OLSAT testing – 2nd grade

Several parents with 2nd graders have inquired about the OLSAT test which is being administered in the Kingston City School District between January 26 – 30, 2015 according to the elementary assessment calendar.

The OLSAT is the Otis-Lennon School Ability Test and is a test of abstract thinking and reasoning ability of children pre-K to 18 published by Pearson Education, Inc. according to Wikipedia ( more info here).

Kingston administers the OLSAT to 2nd grade students as a way to assess gifted and talented students for participation in KALP, the Kingston Alternative Learning Program.  KALP is for approximately the top 3-5% of students* in the school district.  These students are offered a few programs outside of regular school hours (before or after school or occasionally in place of the regular school day) in grades 3 through 8.  The programs offered change from year to year.  Here are articles from the KCSD website about KALP from past years – here and here.

Since my children are well past 2nd grade, I can not remember if I ever received any information/feedback on their OLSAT scores after they took the test.  A Kingston parent reported last year (spring 2014) that when she inquired about the OLSAT results for her 2nd grader, she was told she would have to submit a request in writing to the classroom teacher to receive a copy of the test results.  The parent wrote:

I have been awaiting the results of the OLSAT testing for my second grader as I was told the results would be coming in May. I just spoke with our building principal to inquire as to when the results would be sent home and he said I must make a request in writing to the classroom teacher and she will send a copy of the test results.

I find this to be an unnecessary task to put on parents and the results should be shared with the parents as my understanding is that the results of this test help drive the selection of students for the KALP Program.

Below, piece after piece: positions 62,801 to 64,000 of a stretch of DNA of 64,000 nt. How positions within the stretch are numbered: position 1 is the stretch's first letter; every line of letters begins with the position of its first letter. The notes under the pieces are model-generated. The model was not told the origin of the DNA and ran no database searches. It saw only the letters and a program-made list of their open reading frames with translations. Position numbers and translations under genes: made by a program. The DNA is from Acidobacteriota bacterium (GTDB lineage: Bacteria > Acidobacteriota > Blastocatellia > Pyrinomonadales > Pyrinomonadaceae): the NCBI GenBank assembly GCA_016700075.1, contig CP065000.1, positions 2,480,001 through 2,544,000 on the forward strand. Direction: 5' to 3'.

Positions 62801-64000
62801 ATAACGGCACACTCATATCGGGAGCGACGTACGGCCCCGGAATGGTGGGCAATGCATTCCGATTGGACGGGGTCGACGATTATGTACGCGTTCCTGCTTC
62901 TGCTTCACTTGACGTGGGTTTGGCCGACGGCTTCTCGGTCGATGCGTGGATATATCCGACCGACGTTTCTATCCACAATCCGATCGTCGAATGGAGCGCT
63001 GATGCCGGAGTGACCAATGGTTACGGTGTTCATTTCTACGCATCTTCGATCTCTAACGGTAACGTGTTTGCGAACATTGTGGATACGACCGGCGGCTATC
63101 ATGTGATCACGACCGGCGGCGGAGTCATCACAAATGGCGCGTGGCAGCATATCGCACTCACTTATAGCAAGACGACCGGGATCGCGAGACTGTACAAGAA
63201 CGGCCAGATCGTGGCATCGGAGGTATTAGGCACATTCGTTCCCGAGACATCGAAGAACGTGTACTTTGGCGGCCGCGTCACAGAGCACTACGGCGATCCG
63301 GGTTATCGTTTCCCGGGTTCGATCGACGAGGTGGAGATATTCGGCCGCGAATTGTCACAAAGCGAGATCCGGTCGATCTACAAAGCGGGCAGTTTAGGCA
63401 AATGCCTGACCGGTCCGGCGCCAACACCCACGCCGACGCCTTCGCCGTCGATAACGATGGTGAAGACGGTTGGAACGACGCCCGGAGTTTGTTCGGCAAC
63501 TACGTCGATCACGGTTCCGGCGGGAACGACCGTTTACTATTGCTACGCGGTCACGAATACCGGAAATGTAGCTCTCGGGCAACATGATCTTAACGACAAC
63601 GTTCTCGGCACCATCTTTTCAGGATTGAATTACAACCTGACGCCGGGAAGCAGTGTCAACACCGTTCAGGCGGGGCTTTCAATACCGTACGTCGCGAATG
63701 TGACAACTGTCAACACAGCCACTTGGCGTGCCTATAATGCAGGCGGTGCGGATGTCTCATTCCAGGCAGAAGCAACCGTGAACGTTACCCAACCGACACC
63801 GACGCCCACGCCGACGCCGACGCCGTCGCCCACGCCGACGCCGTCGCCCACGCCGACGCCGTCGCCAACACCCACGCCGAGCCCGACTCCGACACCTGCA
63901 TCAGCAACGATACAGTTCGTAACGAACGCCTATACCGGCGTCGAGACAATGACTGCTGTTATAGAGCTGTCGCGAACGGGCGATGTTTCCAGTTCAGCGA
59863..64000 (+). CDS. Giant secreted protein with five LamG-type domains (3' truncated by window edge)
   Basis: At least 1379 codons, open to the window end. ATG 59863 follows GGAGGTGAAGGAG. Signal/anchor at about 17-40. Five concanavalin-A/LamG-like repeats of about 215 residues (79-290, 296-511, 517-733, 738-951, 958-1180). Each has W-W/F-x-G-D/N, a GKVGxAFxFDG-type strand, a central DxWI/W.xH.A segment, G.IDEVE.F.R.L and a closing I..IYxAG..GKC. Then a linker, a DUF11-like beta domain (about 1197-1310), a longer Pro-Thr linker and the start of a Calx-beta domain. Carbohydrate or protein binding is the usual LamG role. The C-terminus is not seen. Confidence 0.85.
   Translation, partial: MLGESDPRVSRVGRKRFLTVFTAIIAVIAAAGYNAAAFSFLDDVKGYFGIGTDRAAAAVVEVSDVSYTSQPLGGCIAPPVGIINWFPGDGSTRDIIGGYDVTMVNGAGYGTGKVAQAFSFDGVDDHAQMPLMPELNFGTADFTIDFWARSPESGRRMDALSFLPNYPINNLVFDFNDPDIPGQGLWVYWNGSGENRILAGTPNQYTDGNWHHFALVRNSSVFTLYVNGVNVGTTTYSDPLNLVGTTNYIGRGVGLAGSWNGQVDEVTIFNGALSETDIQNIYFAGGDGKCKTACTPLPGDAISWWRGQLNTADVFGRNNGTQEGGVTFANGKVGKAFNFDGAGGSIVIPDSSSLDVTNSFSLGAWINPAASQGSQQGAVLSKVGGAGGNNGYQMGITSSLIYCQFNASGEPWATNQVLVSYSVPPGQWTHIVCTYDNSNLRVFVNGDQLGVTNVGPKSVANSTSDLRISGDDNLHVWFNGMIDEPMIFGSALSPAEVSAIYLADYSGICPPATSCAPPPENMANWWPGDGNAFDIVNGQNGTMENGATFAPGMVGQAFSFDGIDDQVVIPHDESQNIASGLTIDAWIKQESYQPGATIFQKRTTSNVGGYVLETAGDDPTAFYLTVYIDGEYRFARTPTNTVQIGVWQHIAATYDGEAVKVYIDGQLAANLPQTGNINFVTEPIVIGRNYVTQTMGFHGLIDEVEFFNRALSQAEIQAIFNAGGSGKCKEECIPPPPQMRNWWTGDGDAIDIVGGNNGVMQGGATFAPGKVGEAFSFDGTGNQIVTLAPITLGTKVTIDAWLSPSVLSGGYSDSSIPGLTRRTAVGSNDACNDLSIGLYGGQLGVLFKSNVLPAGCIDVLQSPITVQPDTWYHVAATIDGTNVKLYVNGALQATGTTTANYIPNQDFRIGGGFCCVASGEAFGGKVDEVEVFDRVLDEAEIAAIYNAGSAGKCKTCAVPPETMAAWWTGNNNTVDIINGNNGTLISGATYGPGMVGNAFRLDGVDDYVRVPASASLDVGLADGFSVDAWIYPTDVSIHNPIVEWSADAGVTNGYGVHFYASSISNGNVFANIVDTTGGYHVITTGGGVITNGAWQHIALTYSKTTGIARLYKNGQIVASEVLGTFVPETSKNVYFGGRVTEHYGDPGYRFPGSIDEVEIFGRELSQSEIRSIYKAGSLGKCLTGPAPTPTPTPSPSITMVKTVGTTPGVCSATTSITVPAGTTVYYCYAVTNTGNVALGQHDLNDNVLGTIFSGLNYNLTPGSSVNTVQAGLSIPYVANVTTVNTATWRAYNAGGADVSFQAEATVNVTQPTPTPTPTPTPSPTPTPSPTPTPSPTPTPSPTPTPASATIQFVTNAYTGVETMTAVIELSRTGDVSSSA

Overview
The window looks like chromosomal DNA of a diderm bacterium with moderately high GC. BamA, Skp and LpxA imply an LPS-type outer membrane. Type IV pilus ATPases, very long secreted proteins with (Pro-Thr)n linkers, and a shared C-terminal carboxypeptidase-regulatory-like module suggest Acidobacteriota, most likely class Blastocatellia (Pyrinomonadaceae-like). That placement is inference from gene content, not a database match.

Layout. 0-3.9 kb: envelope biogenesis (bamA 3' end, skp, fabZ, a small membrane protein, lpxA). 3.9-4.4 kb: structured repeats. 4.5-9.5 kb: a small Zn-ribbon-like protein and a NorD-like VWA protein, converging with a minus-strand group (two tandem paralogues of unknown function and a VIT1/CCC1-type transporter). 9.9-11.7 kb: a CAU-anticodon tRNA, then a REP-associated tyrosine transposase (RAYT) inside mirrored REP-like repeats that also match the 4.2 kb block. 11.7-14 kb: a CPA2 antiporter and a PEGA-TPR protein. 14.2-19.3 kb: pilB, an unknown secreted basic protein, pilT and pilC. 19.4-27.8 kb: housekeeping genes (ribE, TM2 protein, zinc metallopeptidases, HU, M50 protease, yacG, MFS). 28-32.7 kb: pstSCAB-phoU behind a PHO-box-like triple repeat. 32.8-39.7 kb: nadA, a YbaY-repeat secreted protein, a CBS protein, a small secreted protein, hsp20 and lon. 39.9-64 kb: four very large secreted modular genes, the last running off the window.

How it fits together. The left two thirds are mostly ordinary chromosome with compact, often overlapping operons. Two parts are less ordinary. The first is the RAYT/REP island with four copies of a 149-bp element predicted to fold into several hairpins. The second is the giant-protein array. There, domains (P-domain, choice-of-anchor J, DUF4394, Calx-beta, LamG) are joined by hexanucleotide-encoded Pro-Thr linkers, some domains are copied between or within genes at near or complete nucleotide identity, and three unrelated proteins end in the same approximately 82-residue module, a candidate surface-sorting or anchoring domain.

Some parents are inquiring about refusing the OLSAT test.  As a parent, you should have the right to decide that your student will not take this test if it is not in the best interest of your child, however some parents report that schools consider tests such as this to be ‘local assessments’ and do not adhere to parents’ wishes for refusal.

The OLSAT is not one of the New York State Standardized Tests that are being advocated for refusal as part of the “I Refuse” movement supported by groups such as KAFE and NYSAPE.  I believe the OLSAT is only being used in Kingston for the purpose it was designed (determining whether a student is ‘gifted and talented’) so that makes it a valid use of the test and it can directly benefit the student by gaining them access into KALP.  I do not know if other criteria are used as part of the KALP selection process (I think teacher recommendation is part of the process) nor whether a student will be excluded from any possible participation in KALP if they do not take the OLSAT.  I feel that the OLSAT is a high stakes test because it gates admission to KALP but if Kingston is going to maintain KALP, which is a limited-access program, there must be a uniform way to determine eligibility and I am not sure how to do that other than a test like the OLSAT.  If there are indeed better methods of selection, please let me know.

Even though I personally believe that KALP is a wonderful program for those who are eligible to participate and I would like to say that every parent should allow their child to take the OLSAT, in today’s test-heavy education world the parent is in the best position to determine the stress that another test is going to have on their child and whether their child can handle taking the OLSAT or not.  Ideally the parent would consult with the classroom teacher but unfortunately many teachers do not feel able to talk honestly about testing.  I do not feel that students should start ‘prepping’ for the OLSAT like some do for the SAT.  KALP is a good program but it is not that good and it is NOT worth stressing a child out for a test.  I recommend that a parent weigh the possibility that their child might not get to participate in KALP if they do not take the OLSAT against any adverse impacts taking the OLSAT will have on their child in order to make a decision about test refusal of the OLSAT.

Purpose of learning

* Percentage of students eligible to participate in KALP is from information discussed at the November 5, 2014 KCSD Board of Education meeting.